There will be a rare political sighting in Raleigh today: Democratic U.S. Sen. Kay Hagan and Republican U.S. Rep. Renee Ellmers, two politicians who agree on little, are both attending a luncheon in downtown Raleigh. The event is to talk about global leadership and North Carolina’s economy and security. The two men responsible for the coup: former state Govs. Jim Hunt, a Democrat, and Jim Martin, a Republican.
Former NATO Supreme Allied Commander for Europe Admiral James Stavridis also will be on hand to give his perspective and possibly keep the peace. The event is at noon at the Marriott in downtown Raleigh.
*** Welcome to Dome Morning Memo and the start of a holiday week where we’ll feast on political goings on. ***
RALLY ’ROUND TODAY. The NC NAACP is leading a rally today to save Vidant Pungo hospital in Greenville. The hospital is closing in a few months to be replaced with a 24-hour clinic. Advocates for the poor say expanding Medicaid would help the hospital stay afloat. ... Meanwhile the Caldwell County Association of Educators is hosting a “Rally ’Round Educators and Voters” event between 5 and 7 p.m. on the square in downtown Lenoir.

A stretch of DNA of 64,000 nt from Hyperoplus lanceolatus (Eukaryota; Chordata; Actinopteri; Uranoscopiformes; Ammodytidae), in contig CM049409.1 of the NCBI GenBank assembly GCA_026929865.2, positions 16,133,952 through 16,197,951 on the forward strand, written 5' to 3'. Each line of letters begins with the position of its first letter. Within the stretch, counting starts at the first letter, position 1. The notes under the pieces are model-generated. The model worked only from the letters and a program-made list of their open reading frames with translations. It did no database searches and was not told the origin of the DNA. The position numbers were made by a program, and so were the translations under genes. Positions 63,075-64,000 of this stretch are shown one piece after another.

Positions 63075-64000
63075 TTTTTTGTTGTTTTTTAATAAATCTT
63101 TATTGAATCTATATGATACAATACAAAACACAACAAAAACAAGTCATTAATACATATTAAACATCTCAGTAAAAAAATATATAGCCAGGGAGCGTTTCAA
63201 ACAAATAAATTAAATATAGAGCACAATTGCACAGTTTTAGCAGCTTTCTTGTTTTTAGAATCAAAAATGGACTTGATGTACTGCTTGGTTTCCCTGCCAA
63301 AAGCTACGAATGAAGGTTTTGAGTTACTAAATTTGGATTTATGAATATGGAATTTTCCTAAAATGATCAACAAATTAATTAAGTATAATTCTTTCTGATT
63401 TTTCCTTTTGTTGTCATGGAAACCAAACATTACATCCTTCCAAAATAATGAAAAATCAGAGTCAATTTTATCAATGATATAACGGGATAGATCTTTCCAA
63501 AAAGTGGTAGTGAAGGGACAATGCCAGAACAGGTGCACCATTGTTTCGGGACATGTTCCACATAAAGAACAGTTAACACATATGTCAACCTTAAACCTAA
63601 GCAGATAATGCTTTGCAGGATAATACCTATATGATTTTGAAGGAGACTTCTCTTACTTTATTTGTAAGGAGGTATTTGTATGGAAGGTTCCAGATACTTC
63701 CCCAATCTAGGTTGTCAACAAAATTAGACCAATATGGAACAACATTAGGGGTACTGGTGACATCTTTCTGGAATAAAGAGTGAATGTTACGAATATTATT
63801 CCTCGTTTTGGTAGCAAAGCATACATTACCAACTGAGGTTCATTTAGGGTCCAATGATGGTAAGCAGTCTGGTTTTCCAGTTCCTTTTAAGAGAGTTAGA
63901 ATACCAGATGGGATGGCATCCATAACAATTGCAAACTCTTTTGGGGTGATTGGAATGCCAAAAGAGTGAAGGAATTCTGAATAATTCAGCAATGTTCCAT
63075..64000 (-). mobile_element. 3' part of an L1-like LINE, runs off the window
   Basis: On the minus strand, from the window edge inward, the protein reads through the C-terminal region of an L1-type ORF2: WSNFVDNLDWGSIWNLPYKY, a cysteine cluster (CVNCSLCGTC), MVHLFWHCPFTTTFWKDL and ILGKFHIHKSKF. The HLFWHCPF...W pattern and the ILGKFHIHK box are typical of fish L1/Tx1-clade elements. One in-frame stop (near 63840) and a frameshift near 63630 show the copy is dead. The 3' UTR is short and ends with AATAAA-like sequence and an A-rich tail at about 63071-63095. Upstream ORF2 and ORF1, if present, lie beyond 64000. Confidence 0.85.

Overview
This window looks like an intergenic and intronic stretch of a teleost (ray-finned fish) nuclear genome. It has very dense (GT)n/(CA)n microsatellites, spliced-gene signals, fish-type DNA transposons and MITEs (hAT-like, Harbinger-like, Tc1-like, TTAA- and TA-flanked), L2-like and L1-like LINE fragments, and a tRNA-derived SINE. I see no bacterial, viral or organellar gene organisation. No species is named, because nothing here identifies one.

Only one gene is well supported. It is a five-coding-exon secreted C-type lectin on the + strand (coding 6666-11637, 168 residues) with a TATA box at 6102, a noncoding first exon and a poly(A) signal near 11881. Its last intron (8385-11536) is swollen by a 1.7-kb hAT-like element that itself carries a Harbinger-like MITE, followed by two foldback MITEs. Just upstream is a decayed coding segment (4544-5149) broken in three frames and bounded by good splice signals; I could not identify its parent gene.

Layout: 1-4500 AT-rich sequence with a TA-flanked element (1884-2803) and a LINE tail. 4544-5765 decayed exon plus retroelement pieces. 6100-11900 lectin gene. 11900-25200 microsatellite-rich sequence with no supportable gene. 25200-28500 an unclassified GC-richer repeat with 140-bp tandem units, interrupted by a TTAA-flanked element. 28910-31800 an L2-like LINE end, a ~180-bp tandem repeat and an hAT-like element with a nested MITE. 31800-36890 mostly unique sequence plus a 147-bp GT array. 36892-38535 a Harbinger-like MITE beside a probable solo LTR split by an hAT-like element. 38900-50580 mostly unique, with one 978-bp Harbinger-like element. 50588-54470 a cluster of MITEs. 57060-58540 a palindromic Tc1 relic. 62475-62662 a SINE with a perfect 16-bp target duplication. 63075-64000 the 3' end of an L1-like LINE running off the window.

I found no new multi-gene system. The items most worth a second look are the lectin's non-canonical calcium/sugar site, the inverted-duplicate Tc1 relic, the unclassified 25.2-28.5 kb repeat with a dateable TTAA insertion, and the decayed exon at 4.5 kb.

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POLITICAL BLESSING: Mark Harris, who wants to be the next U.S. senator from North Carolina, has been endorsed by State Sen. Pete Brunstetter, the state’s chief budget writer who last week announced he was leaving the state Senate to work for Novant Health. Brunstetter had flirted with the idea of running for the U.S. Senate.
The two have known each other since Harris was a pastor in Forsyth County. In making the endorsement, Brunstetter said: “I’ve known Mark for years, and I’ve always found him to be a man of integrity. He’s exactly the kind of individual we need to fix the disaster that is Washington politics. In the coming weeks, I’ll encourage my colleagues in the General Assembly to join the campaign.”
Dome imagines Brunsetter’s colleague in the other state chamber, Speaker Thom Tillis, who faces Harris in the GOP primary, is less than pleased by that last statement. Though Dome also notes that Tillis has his fair share of legislative endorsements, including: Sens. Harry Brown, Jim Davis, Fletcher Hartsell and Bob Rucho.